Topic 1, Self-reflection: digitalization, language, self-presentation…



For our first topic, we were asked to consider the personal and professional boundaries surrounding our media presence, which was presented to us in a scenario reflecting on the challenges of participating and conducting an online course. We have discussed in our group that we do not really feel the kind of anxiety and uncertainty while dealing with digital tools as instructors which is indicated in the scenario.

In fact, Most of us had the idea that since the pandemic we have grown rather accustomed to using online tools, esp. via Zoom, for teaching and there is not really much anxiety we feel about our presence online as teachers and instructors/lecturers. We have on the other hand reflected more deeply on our presence as individual researchers and as colleagues, talking about how personal, political, ethical and social aspects of ourselves, preferences and beliefs are often entangled with our professional selves on online platforms. It is at times difficult to draw clear boundaries and at times these boundaries are not even desirable. For those of us whose subjects (especially in the humanities) often involve tackling political and social aspects of the topics and texts we deal with are perhaps even more prone to dealing with this aspect (conflict?) of social media presence and online presence as researchers and academics.


The fast changing nature of digital tools, however, which was discussed also in the article “Developing Digital Literacies” (2014) poses challenges still regarding how we adapt as researches and teachers to the new digital environments. Not only technical skills but also the demand for new “soft skills” as outlined in Beetham and Sharpe’s “pyramid model” (2010) for digital literacy are relevant for a discussion of how we deal with the challenges posed by the implementation of new digital environments in our fields. Notions of identity, practices, skills and access and awareness constitute the different stages of the pyramid. Among there, identity and awareness I think are essential for the development of our digital literacy and they correspond to new “soft skills” in this context. New types of identity building and new types of social awareness (whether it is in the form of student-teacher interaction or in the form of research related digital presence) are needed apart from the purely technical skills in new digital environments of interaction.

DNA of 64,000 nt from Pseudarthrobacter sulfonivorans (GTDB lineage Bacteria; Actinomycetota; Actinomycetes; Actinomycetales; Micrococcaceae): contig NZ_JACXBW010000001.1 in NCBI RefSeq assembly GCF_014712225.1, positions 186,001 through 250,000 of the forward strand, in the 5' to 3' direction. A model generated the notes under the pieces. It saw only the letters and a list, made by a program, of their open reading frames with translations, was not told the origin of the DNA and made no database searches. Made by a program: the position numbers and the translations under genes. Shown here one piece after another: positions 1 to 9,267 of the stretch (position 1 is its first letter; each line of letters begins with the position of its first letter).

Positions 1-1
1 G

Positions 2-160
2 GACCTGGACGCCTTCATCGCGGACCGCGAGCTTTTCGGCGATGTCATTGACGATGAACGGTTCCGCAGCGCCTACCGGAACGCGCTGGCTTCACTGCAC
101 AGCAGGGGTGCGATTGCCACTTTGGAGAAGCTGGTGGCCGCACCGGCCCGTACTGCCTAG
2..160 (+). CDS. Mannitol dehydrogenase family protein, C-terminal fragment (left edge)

Another aspect that was raised in our discussions about digital presence had to do with the language and terminology we use when we talk about digitalization in an academic context. The phrase for instance about how we “brand ourselves” was used in one of the questions raised among our conversation starters. What does it mean to transfer words/vocabulary that comes from “marketing” (such as “branding”) to think about self-presence and identity in an academic context and in relation to our academic self-representation on digital platforms? A similar question was raised in relation to the notion of “openness” which is widely used while “promoting” digitalization and online distribution of knowledge